So far as the early Hebrews knew, it all ended in the grave, at death. It was later that the truths of continued existence after death and a judgment of the righteous and the wicked were gradually revealed through the later prophets.
It’s interesting when we get into the New Testament that the disciples never ask Jesus about heaven and that’s because the Jews were never brought up to believe in heaven.
Even in the days of Jesus, the puzzling question of death and what lies beyond hadn’t been completely resolved and was still fiercely debated among the various religious parties.
The Pharisees firmly believed in both a future life and a Judgment, whilst the Sadducees rejected both, Acts 23:8. But it was the Lord Jesus Himself who ‘brought life and immortality to light, through the Gospel,’ 2 Timothy 1:10.
He brought it to light; He drove away the mists and doubts which had engulfed it for so long. And He did it both by His teaching and His own resurrection from the dead.
To summarise the above and to help us move forward in this study with a proper understanding of the words used for ‘hell’, let’s simply say this, the Old Testament word ‘Sheol’ speaks of the final destination place of our mortal human ‘bodies’, that is, the grave, the place where everyone’s ‘physical body’ ends up. Our physical body remains in the grave, our spirit goes back to God who gave it, Ecclesiastes 12:7.
The word ‘Gehenna’, from which it originates, has a historical origin in the Old Testament we read about a valley on the western side of the city of Jerusalem, which was known as ‘The Valley of Hinnom’, that is, ‘Ge Henna’.
We know nothing about Hinnom, except that he owned that valley and must have lived very early in Old Testament times, probably even before the time of Joshua, because ‘The valley of the SON of HINNON’ is mentioned in Joshua 15:8.
What we can say with certainty is that the ‘Valley of Hinnom’ was the valley in which, by New Testament times, there was a place known as ‘Tophet’, that was used as the refuse dump for the city of Jerusalem. And, not for refuse alone, but also for the bodies of criminals who had been executed and those of beggars who had died.
Jerusalem had its fair share of beggars who lived, and died, on its streets, and, in the early morning, before the city came to life, it was the custom to send a cart around the city to pick up the corpses of any who had died overnight and take them and dump them in the Valley of Hinnom, at Tophet, where they were burned. It was here, in the Valley, that fires burned constantly, to consume corpses and anything else that was thrown there.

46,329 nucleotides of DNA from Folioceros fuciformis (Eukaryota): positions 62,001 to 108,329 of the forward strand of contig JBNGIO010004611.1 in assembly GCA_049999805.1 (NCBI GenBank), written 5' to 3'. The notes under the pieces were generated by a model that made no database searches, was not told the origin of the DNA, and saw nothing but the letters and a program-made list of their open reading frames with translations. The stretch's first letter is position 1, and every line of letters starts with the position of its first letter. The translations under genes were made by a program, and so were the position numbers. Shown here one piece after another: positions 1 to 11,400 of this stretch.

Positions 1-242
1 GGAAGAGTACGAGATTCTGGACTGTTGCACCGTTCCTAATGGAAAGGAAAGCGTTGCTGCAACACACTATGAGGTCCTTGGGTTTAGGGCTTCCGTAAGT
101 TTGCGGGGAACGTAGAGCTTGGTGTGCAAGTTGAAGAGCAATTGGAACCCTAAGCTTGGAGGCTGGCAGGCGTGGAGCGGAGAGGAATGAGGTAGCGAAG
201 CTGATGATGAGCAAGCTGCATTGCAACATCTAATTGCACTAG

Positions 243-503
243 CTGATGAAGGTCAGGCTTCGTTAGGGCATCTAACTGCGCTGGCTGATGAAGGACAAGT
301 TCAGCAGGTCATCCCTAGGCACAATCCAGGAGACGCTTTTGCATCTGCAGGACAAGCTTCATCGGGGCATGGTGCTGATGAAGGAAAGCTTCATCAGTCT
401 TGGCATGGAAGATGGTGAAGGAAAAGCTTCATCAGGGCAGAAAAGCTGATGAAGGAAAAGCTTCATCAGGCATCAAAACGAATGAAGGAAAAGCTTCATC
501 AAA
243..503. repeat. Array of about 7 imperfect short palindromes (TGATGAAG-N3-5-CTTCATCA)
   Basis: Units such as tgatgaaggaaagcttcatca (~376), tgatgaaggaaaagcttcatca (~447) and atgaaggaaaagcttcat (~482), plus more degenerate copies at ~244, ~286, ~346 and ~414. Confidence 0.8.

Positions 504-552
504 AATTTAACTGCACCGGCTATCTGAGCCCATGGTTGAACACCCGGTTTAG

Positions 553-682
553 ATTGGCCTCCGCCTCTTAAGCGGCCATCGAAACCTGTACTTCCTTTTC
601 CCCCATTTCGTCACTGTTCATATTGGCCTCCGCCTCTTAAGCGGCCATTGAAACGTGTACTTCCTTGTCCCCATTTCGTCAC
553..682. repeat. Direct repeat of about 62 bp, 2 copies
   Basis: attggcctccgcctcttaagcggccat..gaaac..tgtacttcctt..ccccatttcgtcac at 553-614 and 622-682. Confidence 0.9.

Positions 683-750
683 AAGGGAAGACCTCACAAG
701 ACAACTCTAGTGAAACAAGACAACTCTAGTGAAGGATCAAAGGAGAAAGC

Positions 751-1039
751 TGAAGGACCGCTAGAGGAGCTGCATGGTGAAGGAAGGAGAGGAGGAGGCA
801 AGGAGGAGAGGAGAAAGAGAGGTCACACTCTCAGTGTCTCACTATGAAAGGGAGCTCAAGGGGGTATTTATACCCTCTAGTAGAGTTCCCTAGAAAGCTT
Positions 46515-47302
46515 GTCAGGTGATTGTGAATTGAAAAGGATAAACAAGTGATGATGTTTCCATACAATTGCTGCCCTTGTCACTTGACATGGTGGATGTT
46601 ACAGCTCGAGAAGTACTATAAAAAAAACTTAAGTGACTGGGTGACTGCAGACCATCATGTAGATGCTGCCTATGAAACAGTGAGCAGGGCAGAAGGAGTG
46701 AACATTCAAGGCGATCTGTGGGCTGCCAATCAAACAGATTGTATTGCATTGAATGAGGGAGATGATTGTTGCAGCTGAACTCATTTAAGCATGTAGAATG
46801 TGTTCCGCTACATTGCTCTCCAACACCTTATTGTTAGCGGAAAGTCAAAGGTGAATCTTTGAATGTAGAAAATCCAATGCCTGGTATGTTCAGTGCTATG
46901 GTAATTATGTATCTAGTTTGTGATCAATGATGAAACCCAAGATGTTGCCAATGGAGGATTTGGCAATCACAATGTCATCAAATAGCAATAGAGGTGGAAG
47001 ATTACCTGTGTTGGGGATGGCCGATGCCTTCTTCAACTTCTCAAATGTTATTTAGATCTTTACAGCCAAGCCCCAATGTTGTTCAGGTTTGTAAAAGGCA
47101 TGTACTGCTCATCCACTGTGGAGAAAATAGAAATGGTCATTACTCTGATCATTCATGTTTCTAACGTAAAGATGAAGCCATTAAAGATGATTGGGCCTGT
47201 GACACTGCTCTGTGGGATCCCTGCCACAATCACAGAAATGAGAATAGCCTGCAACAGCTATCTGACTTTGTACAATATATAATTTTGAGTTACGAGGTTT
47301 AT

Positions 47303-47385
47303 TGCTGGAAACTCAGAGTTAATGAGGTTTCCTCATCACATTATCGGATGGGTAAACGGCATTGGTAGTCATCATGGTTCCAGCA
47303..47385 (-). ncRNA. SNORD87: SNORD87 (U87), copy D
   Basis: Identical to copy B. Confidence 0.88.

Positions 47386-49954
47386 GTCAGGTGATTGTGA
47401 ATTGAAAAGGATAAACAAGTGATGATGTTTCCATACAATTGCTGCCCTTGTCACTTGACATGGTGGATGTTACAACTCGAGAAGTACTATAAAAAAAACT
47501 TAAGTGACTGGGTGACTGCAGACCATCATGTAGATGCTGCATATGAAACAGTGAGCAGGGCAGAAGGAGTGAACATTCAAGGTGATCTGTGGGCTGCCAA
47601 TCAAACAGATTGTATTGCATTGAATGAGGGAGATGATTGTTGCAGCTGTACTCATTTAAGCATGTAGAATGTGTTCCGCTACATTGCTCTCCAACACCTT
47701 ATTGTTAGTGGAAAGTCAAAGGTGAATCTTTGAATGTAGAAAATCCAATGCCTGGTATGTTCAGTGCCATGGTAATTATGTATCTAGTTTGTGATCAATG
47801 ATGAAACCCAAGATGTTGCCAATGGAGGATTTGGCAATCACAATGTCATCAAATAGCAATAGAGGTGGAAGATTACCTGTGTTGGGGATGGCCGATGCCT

Why was the valley used in this way? It was used in this way because, in Old Testament times, during a period when the Israelites were unfaithful to their God, they worshipped the idol, ‘Molech’, and such idolatrous worship involved the offering of human sacrifices, particularly of children, Jeremiah 7:31.
The particular idol involved was a huge, hollow figure of brass or bronze, in which a fire was lit so that the idol became red hot. It had outstretched arms on which the human sacrifice was laid, and the screams of the victim were drowned by the beating of drums.
In the Old Testament, ‘Tophet’, is a word which means ‘tablet’ or ‘drum’. It was the good king Josiah who put an end to this evil practice, by scattering the bones of dead men in the valley, thus defiling it and making it permanently unfit for the purpose of worship, 2 Kings 23.
From that time, Gehenna had been used as a rubbish dump and a place of constant burning. This explains the words of Jesus when He says, hell is where ‘the worms that eat them do not die, and the fire is not quenched’. Mark 9:48.
Remember, also, that it is Jesus alone, who speaks of Gehenna in all of the 12 passages where the word occurs, and He uses it symbolically to speak of the punishment and suffering that awaits the wicked, Matthew 5:22 / Matthew 5:29-30 / Matthew 18:9 / Mark 9:43-47 / Matthew 23:15 / Matthew 23:33.
Wherever God is not, has to be what the Bible calls hell, 2 Thessalonians 1:8-9. Whatever hell is like we can safely say that it is the complete opposite of heaven.
‘Hades’ in the New Testament means ‘the realm of disembodied souls’.
The New Testament words ‘Hades’ and ‘Gehenna’ are the final destination of the wicked ‘soul’, the place of punishment, hell. In other words, everyone’s ‘body’ will go to the grave, and their ‘spirit’ will go back to God, Ecclesiastes 12:7, but the ‘soul’, which is the part of man will go on for eternity, either with God in heaven or in Hell with the devil and his angels.